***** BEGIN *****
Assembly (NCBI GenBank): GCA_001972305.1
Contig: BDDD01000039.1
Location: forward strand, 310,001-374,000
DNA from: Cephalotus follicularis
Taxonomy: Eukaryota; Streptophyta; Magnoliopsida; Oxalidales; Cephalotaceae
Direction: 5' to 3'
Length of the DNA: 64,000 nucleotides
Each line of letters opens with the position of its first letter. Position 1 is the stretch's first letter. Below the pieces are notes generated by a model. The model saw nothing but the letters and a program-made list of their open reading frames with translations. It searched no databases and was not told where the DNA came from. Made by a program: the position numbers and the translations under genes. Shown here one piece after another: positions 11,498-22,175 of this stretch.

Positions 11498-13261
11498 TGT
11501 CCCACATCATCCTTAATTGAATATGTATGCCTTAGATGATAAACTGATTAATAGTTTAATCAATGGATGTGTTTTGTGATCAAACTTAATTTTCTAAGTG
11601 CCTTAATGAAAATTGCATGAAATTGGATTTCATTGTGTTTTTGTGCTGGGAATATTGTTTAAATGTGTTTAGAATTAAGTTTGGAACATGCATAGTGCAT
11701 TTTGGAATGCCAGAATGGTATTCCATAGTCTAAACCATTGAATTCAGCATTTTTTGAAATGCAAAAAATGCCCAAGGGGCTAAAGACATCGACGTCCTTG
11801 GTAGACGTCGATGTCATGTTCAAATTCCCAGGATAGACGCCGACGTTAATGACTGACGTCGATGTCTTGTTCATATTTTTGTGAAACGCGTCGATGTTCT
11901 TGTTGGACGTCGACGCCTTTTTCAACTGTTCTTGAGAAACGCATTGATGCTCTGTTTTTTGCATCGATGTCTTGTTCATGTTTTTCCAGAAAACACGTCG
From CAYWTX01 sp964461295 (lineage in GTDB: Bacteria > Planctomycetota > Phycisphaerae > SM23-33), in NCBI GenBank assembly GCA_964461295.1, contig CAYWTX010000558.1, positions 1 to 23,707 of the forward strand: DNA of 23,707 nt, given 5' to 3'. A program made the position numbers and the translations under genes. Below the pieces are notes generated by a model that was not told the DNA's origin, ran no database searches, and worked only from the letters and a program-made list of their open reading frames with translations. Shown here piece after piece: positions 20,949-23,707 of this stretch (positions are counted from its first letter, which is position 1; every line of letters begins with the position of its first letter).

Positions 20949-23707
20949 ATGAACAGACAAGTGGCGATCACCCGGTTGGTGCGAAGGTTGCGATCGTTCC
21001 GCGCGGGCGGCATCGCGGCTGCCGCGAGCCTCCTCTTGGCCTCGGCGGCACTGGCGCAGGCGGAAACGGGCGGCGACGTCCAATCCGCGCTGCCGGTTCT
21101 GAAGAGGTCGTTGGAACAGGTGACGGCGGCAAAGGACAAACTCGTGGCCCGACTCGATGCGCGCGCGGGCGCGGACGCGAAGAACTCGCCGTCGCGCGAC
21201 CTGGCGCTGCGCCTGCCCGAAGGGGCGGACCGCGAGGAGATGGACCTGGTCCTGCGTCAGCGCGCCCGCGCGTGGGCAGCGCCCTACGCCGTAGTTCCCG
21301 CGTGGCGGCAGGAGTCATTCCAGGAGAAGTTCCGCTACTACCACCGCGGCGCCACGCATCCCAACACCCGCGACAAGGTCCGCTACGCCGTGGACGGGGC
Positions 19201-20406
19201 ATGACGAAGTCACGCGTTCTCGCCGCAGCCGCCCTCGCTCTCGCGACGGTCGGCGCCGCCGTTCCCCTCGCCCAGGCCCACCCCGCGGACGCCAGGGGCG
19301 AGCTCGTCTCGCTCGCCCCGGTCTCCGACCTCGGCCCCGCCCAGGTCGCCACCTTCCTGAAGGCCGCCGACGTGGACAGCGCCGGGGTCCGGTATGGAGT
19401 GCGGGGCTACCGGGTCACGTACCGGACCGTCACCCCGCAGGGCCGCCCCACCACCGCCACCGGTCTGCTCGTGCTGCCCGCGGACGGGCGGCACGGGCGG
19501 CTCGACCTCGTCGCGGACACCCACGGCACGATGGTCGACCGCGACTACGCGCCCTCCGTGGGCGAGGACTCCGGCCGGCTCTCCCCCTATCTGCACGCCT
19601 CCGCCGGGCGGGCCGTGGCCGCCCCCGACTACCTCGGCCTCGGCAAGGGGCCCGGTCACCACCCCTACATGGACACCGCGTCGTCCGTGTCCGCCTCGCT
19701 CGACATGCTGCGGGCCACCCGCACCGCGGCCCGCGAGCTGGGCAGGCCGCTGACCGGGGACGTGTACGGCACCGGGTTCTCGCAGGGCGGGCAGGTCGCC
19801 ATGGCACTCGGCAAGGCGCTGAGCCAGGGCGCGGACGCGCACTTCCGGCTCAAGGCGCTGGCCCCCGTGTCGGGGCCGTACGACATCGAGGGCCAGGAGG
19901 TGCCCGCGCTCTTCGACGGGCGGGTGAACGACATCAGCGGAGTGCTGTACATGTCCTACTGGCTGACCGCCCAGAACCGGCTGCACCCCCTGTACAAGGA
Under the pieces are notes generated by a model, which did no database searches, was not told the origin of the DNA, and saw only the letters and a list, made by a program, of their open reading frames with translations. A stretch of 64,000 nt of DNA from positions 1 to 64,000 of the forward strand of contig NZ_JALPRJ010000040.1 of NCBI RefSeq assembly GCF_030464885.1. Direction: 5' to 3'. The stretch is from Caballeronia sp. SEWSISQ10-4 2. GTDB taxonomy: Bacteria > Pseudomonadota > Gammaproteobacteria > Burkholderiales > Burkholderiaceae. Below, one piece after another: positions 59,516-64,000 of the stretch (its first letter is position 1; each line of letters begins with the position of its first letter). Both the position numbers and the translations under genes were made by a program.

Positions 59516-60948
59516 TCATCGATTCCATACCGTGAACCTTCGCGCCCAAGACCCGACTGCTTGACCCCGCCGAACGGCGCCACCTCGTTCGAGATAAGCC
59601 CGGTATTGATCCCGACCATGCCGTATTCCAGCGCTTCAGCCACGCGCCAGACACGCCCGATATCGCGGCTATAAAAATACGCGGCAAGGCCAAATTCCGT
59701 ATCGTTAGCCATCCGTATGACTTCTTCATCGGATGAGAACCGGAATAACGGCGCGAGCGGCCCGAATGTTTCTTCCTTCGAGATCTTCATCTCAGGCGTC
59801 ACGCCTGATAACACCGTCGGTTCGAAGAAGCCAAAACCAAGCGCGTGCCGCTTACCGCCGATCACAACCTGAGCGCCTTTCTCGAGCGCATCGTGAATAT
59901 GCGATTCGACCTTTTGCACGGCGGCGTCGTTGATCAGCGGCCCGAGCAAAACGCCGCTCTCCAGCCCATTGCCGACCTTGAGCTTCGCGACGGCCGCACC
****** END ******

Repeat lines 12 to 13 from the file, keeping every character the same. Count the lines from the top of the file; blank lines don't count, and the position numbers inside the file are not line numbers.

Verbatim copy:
11601 CCTTAATGAAAATTGCATGAAATTGGATTTCATTGTGTTTTTGTGCTGGGAATATTGTTTAAATGTGTTTAGAATTAAGTTTGGAACATGCATAGTGCAT
11701 TTTGGAATGCCAGAATGGTATTCCATAGTCTAAACCATTGAATTCAGCATTTTTTGAAATGCAAAAAATGCCCAAGGGGCTAAAGACATCGACGTCCTTG